Quantifying the Benefits of Improvement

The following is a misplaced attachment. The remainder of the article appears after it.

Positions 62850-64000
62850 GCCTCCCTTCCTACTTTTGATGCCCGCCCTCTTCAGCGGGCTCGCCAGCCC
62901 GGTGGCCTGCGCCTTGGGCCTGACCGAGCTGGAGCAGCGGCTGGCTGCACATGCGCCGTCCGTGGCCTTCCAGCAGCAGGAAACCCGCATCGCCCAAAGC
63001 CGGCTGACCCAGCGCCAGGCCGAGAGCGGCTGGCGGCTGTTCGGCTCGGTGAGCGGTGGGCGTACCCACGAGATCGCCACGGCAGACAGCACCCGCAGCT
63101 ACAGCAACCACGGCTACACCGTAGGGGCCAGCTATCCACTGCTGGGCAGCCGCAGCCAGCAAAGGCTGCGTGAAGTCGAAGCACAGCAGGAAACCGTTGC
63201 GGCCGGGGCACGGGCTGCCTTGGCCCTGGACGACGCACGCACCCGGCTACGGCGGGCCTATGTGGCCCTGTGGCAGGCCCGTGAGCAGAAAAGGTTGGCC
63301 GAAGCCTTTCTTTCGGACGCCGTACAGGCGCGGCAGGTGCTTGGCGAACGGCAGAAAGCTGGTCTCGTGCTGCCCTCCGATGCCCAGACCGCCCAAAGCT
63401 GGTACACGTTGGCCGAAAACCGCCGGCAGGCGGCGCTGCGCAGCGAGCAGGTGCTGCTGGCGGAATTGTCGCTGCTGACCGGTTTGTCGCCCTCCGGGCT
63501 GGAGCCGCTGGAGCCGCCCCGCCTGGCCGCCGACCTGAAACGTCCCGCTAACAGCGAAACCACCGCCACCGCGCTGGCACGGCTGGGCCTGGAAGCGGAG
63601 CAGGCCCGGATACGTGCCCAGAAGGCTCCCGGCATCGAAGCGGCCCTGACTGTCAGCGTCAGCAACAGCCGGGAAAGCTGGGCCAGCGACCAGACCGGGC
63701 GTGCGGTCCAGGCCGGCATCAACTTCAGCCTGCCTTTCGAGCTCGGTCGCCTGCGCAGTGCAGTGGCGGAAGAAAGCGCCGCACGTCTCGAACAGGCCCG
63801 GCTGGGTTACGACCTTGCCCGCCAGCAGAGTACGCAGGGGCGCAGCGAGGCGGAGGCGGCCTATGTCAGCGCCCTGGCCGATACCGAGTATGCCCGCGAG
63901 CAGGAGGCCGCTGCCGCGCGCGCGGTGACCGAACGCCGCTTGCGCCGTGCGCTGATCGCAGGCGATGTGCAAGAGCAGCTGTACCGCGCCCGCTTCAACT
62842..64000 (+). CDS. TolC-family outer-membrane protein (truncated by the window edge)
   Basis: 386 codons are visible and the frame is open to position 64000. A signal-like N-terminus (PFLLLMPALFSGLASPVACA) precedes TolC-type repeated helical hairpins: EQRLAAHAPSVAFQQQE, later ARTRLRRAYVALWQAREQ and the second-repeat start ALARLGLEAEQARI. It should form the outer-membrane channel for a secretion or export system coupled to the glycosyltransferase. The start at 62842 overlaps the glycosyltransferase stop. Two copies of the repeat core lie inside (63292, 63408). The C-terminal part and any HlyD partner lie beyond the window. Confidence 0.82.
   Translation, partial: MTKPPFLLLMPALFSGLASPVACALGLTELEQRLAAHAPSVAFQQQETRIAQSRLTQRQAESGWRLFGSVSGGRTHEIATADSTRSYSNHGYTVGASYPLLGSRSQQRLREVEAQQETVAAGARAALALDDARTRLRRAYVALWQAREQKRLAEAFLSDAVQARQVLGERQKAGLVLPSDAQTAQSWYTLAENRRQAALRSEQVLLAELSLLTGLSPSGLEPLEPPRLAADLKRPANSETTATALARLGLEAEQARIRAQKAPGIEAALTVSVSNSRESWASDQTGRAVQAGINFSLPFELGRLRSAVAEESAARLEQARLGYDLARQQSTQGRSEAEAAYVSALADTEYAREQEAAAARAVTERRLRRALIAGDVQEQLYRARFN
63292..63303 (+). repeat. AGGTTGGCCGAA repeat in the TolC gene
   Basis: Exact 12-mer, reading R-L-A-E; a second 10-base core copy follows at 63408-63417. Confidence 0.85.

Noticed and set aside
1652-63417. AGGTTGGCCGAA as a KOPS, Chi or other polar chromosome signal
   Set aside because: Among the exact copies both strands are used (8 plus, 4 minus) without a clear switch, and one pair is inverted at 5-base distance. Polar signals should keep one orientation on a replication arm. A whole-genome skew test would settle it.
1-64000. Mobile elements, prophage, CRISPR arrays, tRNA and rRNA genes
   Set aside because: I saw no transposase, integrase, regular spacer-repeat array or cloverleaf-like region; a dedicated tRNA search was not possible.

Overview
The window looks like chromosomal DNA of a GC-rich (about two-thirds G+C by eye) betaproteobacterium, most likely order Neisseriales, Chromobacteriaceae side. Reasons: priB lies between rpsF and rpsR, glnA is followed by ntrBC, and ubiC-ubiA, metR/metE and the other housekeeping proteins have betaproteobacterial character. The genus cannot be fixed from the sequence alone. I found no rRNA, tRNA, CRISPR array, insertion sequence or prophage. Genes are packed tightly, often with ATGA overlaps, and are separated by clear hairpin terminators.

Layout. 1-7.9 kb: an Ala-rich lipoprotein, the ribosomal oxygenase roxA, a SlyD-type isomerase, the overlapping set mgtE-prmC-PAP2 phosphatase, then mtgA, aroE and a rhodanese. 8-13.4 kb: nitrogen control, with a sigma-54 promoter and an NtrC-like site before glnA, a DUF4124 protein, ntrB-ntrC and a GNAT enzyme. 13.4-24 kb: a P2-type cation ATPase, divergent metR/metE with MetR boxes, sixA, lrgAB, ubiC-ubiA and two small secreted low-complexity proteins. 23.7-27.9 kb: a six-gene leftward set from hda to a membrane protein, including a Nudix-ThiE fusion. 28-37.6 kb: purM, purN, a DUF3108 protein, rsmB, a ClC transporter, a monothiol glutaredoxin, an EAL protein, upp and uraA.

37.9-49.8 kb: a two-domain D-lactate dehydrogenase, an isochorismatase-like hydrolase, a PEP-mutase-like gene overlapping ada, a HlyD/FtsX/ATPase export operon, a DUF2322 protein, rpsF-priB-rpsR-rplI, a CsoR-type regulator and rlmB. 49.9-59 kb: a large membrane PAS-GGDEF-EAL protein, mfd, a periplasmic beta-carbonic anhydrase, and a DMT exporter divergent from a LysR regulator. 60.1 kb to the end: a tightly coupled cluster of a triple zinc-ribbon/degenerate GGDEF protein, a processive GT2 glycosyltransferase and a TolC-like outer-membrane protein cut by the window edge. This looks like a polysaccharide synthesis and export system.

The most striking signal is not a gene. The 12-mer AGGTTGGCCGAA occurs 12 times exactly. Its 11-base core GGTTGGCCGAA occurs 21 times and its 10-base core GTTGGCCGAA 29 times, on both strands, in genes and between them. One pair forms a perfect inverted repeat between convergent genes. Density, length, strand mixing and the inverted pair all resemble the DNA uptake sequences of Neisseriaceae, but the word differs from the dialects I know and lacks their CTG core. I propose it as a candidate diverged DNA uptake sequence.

And finally, I just want to spend a few minutes discussing how we can quantify the benefits of improvement. And the question to ask, which we’ve answered already in this course, is what is the purpose of improvement? We talked about the investment in improvement earlier. And the fact is that a team of six people meeting for half a day a week for say six months is equal to 84 person days of commitment, that is a fairly big investment for an organization particularly for small and medium sized organization. And the primary purpose of improvement is not cost saving. The purpose of improvement as we discussed earlier is to improve the speed and efficiency of the process by removing the non value adding steps, the delays, the constraints, the problems, the rework, the risk points. And this has the benefit of creating capacity to do more profitable work. So by removing Moving those constraints and barriers and problems, we create space to do more work for customers, which will generate more profits. Some costs will be saved, for example, from reduced scrap and rework from reduced energy costs by a swifter process. But the main purpose is to create new capacity, the investment and improvement is justified by the increase in contribution that using this additional capacity brings. So let’s have a look at that briefly. The first thing that we can do is to value the increase in capacity that we create by making improvements. So consider this example. Let’s say a process costs $100,000 to run per month, and delivers sales of $150,000 a month. That’s a contribution of $50,000 per month 33% contribution margin. Now we have the opportunity to expand sales attract new customers go into new markets. And we could expand sales to $200,000 a month, let’s say. But we currently don’t have the capacity in house to meet this extra demand. We could invest in new capacity of course, but we may not have the access to capital, or we may not wish to add to the burden of overheads or to gearing. The only alternative is to improve the capacity of the process so that we can absorb the extra work. And let’s say the end to end time of our process from customer order to delivery is currently 10 working days. If we make improvement activity, if we can reduce this to six days, then we’ll be able to cope with this additional work in house contribution will increase to $66,600 per month. Our investment and improvement activity therefore generates nearly $200,000 additional contribution per annum, the cost of running the process remains the same, we have the same people working the same equipment. The only additional costs are the marginal costs of materials and energy to meet the new orders. Our investment in improvement activity therefore, is justified by the significant improvement in contribution to the business. The second way that we can quantify the benefits of improvement is to look at the cost savings that there are. So for example, the reduction in the cost of scrap and rework means that material costs will be saved, and also the energy costs of rework can we quantify those inventory will reduce as we make the process more streamlined, there will be less work in progress from a swifter process and probably a need for less finished goods stock as well as we can satisfy customer demand more quickly. This reduction in inventory has a cash flow benefit Additionally, a streamlined process takes up less space, freeing up space for other revenue generating activities, we can estimate the opportunity cost of the space freed in terms of the additional revenue and contribution that will be created. Furthermore, fulfilling customer demands more promptly means better customer satisfaction, and that means more orders. It may also mean more premium price Express orders as customers realize that they can get their goods correctly when needed. Can we estimate the value of these additional orders. And finally, a more engaged and involved workforce means less employee turnover, which means less recruitment and training costs. We do not attempt to reduce headcount when we’re making improvements, because that would stifle the improvement culture who wants to improve themselves out of a job? So the cost savings don’t include healthcare savings. There may be, of course, natural wastage or early retirement on offer. But essentially, we are not trying to reduce headcount because that would destroy the impetus of our efforts. Taken together. This means that the benefits of improvement vastly outweigh the costs. The Four Laws of improvement as we have seen, provide the foundation for successful improvement activity. And unleashing the power of your people for improvement is much more cost effective than hiring external consultants. And the improvements are much more likely to stick as well. The key tools of improvement that we’ve looked at are easy to teach and to apply. And an engaged workforce is much more committed to the organization and will generate self sustaining culture of improvement. Improving processes creates the capacity to do more profitable work, leading to step changes in profitability. And there are cost savings to So now you should go out and get started, because better thinking leads to better results. Thank you for listening to this course and for your time. I hope it has benefited you and that the skills and ideas contained within it will help you develop your own improvement practices in your organization. Thank you very much for listening. Goodbye.